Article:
"Pillow Fight," which shows the barely dressed Ms. Anderson joining two other scantily clad women in a pillow fight, will run on late-night network and late-night ESPN, a Miller spokesman said. It likely will run for six to eight weeks, depending on the summer buy. This will be the first time that ad will air.
The spot will run concurrently with one of the existing "Catfight" spots in which a man imagines himself into a "Catfight" scene only to have his female sparring partner replaced with a man. That will run on network sports programming such as the National Basketball Association games and Nascar.
The ads-focused on two sexy women fighting and shedding clothing over whether Miller Lite tastes great or is less filling-led to conversations from TV land to Main Street. The work, by WPP Group's Ogilvy & Mather, New York, launched in January.
When controversy erupted over the first "Catfight" spot, Miller was giddy. It had been a long time since any of its declining brands had people talking. The problem is that while many were talking about the Catfighters, few were buying Miller Lite, opting for rivals Bud Light and Coors Light instead. Miller Lite shipments fell 3% to 15.6 million barrels in 2003, while the country's top 10 beers rose 1.3%, according to Beer Marketer's Insights.
"Awareness is not the problem, but actual consideration is the problem and challenge and opportunity," said Miller President Norman Adami said in a conference call with analysts. "We want to ensure that the spend we put behind the brand is leading toward actual consideration and not just continuing to build awareness."
Miller spent $120 million in media in 2002 on Miller Lite, according to TNS Media Intelligence/ CMR.
Barring a complete sea change in thinking, the Catfighers will not return in the fall, when the struggling brewery plans a blanket campaign for its Miller trademark as well as new work for other key brands including Lite, Miller Genuine Draft and Miller High Life.
SABMiller CEO Graham MacKay said Miller's brand positioning over the last few years had been not "credible ... nor consistent."
"Consistent communications will be essential, and they have not been [present] in the recent past," Mr. MacKay said, predicting it would take two to three years for Miller to reverse course. He said Miller is working with agencies to assess creative.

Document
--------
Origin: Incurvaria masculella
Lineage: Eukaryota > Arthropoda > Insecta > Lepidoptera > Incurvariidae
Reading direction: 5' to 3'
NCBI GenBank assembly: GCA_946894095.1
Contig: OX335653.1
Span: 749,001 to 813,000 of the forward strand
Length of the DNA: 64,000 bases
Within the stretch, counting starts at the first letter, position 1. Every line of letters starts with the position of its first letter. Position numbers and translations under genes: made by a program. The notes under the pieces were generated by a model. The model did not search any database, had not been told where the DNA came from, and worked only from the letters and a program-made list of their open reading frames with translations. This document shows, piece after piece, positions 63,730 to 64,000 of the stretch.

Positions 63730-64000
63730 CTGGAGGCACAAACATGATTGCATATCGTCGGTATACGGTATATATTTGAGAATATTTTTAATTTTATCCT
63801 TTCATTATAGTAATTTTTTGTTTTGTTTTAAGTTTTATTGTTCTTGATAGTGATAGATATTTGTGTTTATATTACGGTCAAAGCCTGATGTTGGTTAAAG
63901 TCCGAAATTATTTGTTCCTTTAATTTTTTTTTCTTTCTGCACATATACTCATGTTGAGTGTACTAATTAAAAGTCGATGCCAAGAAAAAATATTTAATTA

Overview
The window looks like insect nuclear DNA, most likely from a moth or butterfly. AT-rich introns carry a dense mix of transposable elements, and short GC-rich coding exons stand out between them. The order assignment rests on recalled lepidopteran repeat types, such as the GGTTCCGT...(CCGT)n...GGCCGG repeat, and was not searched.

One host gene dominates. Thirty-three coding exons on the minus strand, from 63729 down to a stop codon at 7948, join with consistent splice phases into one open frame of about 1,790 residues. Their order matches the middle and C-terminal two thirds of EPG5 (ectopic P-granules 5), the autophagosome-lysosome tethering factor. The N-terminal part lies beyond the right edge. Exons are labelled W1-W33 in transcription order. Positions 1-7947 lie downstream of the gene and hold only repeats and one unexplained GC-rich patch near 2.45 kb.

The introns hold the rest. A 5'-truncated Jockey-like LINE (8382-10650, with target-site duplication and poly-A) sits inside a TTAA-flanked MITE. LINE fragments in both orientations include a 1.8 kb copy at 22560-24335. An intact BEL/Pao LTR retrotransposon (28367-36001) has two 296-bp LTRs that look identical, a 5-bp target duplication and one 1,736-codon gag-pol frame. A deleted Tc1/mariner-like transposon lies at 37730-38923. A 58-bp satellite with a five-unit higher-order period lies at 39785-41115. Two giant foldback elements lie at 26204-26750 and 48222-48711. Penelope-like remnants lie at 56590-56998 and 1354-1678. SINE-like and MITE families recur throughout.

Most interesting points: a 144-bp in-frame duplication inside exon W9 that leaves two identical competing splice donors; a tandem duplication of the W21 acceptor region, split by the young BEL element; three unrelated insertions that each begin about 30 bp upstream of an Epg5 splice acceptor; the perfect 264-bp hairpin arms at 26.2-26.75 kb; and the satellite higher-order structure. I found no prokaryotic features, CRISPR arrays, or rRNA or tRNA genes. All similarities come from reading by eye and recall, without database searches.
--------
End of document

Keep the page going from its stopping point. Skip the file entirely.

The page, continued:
In addition to Ogilvy, agencies pitching ideas are WPP's J. Walter Thompson, Young & Rubicam and independent Wieden & Kennedy, Portland, Ore. One person said Miller is soliciting ideas from another unnamed agency, but that could not be confirmed. Another person said ideas from Ogilvy and Y&R were especially well-received.
"They're all focused on October," the second person said.
Among changes being pondered: taking the "Miller" name off Miller High Life and another packaging overhaul, according to several people familiar with Miller.
"They can focus on advertising, but there are a lot of other fundamentals that need to be addressed in next fall's launch" including packaging, public relations and leveraging of sports and entertainment properties," said the second person.
As such, Mr. Adami said Miller continues to restructure and reorganize. Mr. MacKay said there would be more of a management shakeup than originally hoped. This comes on the heels of lingering talk of layoffs at the company's headquarters, with expectations they would have occurred by mid-May. The Miller spokesman said staff reductions do not mean layoffs.
Since July, when South African Breweries bought Miller, domestic volume fell 6%. Mr. MacKay said Miller's problems were "probably more deep-seated" than originally thought, but that would not have affected South African Breweries' decision to buy Miller from Philip Morris Cos.